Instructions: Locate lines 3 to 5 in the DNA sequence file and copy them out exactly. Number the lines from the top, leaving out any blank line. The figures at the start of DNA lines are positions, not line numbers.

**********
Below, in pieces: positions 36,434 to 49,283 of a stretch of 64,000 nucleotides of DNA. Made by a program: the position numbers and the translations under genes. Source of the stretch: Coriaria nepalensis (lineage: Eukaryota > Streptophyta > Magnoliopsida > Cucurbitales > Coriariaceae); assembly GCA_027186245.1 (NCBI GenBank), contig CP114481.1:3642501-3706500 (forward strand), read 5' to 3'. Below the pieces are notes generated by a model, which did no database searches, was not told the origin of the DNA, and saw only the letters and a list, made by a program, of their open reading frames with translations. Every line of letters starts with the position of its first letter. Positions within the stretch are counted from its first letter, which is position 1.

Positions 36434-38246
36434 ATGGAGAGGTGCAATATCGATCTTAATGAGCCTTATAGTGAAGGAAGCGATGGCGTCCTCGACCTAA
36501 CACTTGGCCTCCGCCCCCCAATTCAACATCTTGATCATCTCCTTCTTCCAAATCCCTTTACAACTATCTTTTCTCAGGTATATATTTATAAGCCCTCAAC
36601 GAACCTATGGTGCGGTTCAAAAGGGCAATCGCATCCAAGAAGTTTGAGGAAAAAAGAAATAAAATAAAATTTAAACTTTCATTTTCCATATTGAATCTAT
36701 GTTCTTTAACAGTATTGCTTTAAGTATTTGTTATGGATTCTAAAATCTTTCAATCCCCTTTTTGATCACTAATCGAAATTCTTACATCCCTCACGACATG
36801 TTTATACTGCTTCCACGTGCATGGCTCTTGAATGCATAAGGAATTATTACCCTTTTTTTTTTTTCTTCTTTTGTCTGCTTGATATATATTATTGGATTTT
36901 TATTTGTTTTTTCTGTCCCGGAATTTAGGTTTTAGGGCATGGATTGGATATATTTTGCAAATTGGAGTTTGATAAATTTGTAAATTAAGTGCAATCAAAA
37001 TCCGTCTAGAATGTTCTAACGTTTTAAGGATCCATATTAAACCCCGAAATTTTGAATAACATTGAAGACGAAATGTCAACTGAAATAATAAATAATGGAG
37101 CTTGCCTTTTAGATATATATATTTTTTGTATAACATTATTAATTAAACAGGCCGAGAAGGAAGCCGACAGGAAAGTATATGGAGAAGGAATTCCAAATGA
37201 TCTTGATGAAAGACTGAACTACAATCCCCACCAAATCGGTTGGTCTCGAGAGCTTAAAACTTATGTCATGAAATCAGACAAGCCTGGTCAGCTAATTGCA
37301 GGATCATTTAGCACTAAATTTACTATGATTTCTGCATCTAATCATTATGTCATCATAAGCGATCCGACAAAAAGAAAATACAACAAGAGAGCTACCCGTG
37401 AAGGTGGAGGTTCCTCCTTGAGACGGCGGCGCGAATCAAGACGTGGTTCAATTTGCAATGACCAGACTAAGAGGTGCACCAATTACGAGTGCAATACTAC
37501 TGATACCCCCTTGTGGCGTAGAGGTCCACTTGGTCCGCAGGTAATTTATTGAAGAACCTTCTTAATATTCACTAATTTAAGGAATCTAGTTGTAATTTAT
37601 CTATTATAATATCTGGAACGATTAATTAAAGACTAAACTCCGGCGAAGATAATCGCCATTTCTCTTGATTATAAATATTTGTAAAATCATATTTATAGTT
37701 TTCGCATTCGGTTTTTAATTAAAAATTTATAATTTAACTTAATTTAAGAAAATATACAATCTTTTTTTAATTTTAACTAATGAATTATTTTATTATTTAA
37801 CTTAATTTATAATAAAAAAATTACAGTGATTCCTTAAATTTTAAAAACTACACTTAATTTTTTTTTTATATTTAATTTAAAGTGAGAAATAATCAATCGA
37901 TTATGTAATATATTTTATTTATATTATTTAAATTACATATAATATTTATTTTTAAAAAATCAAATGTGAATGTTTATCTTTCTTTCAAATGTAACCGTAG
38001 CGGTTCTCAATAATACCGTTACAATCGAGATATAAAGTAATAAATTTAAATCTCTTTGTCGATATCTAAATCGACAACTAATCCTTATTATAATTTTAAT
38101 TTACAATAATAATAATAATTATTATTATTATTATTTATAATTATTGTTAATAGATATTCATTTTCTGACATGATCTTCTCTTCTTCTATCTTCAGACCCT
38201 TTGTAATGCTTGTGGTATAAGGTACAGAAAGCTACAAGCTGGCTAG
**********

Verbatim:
36434 ATGGAGAGGTGCAATATCGATCTTAATGAGCCTTATAGTGAAGGAAGCGATGGCGTCCTCGACCTAA
36501 CACTTGGCCTCCGCCCCCCAATTCAACATCTTGATCATCTCCTTCTTCCAAATCCCTTTACAACTATCTTTTCTCAGGTATATATTTATAAGCCCTCAAC
36601 GAACCTATGGTGCGGTTCAAAAGGGCAATCGCATCCAAGAAGTTTGAGGAAAAAAGAAATAAAATAAAATTTAAACTTTCATTTTCCATATTGAATCTAT